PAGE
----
Air quality: unfinished business
The relationship between indoor air quality (IAQ) of homes and its impact on the health of its occupants is a subject of recurring concern for experts in the field, but the arrival of Covid-19 made it a priority for the housing sector.
The principal parameter to calculate IAQ are the concentration ratios of CO₂, which should not be more than 900 ppm (parts per million), as established by the regulations. Experts believe that the concentrations of carbon dioxide above 1000 ppm are detrimental for health, harmful over 2500 ppm and serious at 5000 ppm.
Recently, The General Council of Technical Architecture of Spain (CGATE) carried out a pioneer investigation to assess the accumulation of CO₂ inside Spanish homes. According to the "Study on indoor air quality in homes", the concentration of carbon dioxide in most homes exceeds the established limits.
The study was done in 31 homes, located in different regions of the country, during 9 days uninterrupted. The measurements confirmed that in 58% of the living rooms, the concentration of CO₂ was higher than 900 ppm, meaning, unhealthy for their inhabitants. Although this is not the worst place in the house. 71% of bedrooms exceeded the limit and if the door was closed the percentage increased to 100%.
The type of windows in the house influences indoor air quality. Paradoxically, houses with better quality windows are those with higher concentrations of carbon dioxide. Homes with hermetically sealed windows in 81% of the bedrooms and in 75% of the living rooms surpassed 900 ppm. Housing without this type of insulation in the windows exceeded the healthy threshold in 57% of bedrooms and 43% of living rooms.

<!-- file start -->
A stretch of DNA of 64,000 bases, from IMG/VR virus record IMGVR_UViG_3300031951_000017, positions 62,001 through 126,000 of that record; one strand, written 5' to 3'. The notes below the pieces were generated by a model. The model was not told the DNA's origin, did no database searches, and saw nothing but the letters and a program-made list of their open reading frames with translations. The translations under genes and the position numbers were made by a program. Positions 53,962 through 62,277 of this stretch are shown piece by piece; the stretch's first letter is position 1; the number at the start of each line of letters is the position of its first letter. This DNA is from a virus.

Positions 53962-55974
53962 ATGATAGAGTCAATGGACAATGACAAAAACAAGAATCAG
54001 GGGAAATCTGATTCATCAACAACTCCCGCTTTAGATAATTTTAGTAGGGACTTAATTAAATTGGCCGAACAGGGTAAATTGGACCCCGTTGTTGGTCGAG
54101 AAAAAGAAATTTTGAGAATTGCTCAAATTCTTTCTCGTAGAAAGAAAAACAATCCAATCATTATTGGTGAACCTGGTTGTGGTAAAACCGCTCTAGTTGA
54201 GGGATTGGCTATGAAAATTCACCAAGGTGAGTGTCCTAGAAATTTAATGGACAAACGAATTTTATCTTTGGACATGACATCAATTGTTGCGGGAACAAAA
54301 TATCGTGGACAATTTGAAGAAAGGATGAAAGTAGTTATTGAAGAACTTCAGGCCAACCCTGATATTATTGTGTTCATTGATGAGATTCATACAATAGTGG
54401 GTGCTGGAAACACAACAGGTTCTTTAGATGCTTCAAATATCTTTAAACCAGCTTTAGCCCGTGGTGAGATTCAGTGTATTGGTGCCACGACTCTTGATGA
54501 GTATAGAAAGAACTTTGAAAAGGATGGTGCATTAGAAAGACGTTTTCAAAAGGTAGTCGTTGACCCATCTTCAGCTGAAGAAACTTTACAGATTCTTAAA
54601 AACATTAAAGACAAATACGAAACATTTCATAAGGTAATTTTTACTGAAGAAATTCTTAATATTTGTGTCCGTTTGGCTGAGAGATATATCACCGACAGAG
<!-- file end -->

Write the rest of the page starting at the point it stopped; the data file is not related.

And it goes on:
The age of the buildings is also a relevant parameter when calculating the IAQ. In 2006, the Technical Building Code was published which emphasized the importance of good thermal insulation. However, insulation provokes an increase in the concentration of CO₂ in the interior of houses.
From these cases, we understand that the new buildings have windows and closings in accordance with regulations and that the buildings constructed prior require rehabilitation to comply with the same.
Given that airtight insulation leads to a higher percentage of ppm, a second phase of the study is expected to be focused on improving home ventilation systems.